Giardia infects a number of vertebrates by colonizing and reproducing in the small intestine causing Giardiasis. The parasite is present in the feces of infected people and animals. When water, food or soil sources are contaminated with feces containing giardia, contact with these sources spreads the parasite. Giardia infection occurs most frequently in people traveling to developing countries or in hikers and campers who have consumed untreated water from lakes, streams or ponds. Water is the most common source of contamination.
The symptoms of Giardia may appear 1–2 weeks after becoming infected and include diarrhea, excess gas, stomach or abdominal cramps, upset stomach, and nausea. The signs and symptoms can last for one to two weeks or even longer. The disease affects individuals in various ways. Some people infected with giardia have no symptoms at all, while others may have severe diarrhea or vomiting. Left untreated, Giardia infection may lead to severe dehydration and electrolyte imbalances which can result in shock or coma and may be life threatening.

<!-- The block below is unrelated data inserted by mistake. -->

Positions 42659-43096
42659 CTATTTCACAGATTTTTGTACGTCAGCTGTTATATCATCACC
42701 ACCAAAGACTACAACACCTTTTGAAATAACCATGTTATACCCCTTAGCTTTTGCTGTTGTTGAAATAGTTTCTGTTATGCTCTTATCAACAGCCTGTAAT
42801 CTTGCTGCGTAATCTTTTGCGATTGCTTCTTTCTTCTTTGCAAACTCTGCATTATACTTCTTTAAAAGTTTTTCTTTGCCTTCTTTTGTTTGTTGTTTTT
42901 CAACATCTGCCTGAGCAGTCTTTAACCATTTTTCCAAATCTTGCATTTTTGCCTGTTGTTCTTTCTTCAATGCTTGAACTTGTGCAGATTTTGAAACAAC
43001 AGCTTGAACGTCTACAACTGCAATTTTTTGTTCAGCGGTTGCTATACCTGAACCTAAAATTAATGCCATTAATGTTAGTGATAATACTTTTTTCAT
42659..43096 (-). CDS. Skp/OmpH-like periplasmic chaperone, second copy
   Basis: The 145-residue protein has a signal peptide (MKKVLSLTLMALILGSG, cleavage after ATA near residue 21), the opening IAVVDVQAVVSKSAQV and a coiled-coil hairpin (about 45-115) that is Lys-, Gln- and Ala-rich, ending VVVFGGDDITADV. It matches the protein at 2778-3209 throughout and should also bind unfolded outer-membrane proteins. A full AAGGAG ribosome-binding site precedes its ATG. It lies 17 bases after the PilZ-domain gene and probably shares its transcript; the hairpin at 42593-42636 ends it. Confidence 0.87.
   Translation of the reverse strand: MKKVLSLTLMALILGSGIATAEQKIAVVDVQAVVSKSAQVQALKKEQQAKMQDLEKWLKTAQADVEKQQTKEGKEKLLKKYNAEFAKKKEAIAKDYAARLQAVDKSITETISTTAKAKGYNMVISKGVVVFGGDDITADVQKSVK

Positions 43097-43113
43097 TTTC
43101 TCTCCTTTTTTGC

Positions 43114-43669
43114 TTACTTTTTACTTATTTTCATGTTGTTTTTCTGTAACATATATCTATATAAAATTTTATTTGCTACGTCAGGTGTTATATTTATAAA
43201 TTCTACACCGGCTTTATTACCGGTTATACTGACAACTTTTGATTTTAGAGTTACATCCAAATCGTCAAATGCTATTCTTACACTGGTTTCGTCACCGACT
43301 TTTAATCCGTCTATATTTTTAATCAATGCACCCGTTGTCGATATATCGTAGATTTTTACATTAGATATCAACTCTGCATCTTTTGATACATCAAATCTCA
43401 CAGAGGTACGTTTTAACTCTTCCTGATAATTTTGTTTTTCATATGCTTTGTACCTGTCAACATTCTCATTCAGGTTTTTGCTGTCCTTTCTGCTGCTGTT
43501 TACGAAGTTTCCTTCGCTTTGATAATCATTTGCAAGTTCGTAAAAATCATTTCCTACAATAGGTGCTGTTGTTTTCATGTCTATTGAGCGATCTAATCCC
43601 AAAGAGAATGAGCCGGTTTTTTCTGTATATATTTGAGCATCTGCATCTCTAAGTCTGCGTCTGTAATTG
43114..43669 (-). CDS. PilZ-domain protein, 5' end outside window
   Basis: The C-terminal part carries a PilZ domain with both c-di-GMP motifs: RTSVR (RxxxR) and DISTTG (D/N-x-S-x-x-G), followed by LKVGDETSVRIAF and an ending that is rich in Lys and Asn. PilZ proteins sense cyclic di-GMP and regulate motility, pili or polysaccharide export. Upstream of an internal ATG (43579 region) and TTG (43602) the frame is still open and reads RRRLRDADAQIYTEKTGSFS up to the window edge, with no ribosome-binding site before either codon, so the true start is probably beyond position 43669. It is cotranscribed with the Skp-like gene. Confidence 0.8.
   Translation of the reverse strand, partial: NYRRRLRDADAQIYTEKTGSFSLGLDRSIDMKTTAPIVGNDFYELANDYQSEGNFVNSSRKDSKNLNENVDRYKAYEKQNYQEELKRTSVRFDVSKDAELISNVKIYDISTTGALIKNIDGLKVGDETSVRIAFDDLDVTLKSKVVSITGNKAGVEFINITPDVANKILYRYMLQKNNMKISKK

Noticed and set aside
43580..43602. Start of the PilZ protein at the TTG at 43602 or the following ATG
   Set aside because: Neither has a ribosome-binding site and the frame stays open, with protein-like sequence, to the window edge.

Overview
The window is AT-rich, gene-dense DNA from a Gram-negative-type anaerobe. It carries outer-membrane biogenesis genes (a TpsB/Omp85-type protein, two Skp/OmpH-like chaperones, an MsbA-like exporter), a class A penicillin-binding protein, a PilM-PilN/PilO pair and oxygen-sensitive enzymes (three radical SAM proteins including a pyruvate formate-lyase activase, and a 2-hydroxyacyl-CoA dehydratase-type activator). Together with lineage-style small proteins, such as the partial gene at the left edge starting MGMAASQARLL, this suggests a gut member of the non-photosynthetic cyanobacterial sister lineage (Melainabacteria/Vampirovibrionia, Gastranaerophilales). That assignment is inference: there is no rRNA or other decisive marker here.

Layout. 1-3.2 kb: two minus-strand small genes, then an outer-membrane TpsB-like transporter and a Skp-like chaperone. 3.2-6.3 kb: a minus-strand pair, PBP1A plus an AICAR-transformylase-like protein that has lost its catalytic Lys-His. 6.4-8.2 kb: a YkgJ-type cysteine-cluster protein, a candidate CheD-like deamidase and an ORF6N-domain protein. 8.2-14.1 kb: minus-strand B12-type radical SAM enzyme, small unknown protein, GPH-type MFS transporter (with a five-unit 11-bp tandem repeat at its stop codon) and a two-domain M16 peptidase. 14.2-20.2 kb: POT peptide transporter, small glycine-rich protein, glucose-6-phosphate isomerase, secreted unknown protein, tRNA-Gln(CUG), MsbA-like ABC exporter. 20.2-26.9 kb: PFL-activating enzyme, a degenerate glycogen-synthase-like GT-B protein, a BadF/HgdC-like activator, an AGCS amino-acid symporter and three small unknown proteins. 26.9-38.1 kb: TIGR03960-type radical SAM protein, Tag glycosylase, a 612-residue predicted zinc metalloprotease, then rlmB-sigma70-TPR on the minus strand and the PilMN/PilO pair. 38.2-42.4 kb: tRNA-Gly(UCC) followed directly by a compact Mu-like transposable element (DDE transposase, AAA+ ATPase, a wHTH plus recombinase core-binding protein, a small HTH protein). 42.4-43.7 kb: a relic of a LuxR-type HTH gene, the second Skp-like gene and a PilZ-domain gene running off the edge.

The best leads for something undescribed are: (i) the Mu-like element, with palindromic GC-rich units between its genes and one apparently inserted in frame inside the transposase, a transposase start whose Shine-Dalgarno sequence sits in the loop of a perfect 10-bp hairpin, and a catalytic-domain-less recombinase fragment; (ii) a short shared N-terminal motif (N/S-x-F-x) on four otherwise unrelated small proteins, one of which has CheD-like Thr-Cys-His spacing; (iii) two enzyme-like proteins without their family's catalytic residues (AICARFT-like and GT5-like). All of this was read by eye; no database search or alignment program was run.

Person-to-person transmission accounts for the majority of Giardia infections and is usually associated with poor hygiene and sanitation. Water-borne transmission is associated with the ingestion of contaminated water. In the U.S. outbreaks typically occur in small water systems using inadequately treated surface water. Venereal transmission happens through fecal-oral contamination. Additionally, diaper changing and inadequate hand washing are risk factors for transmission from infected children. Lastly, food-borne epidemics of Giardia have developed through the contamination of food by infected food-handlers.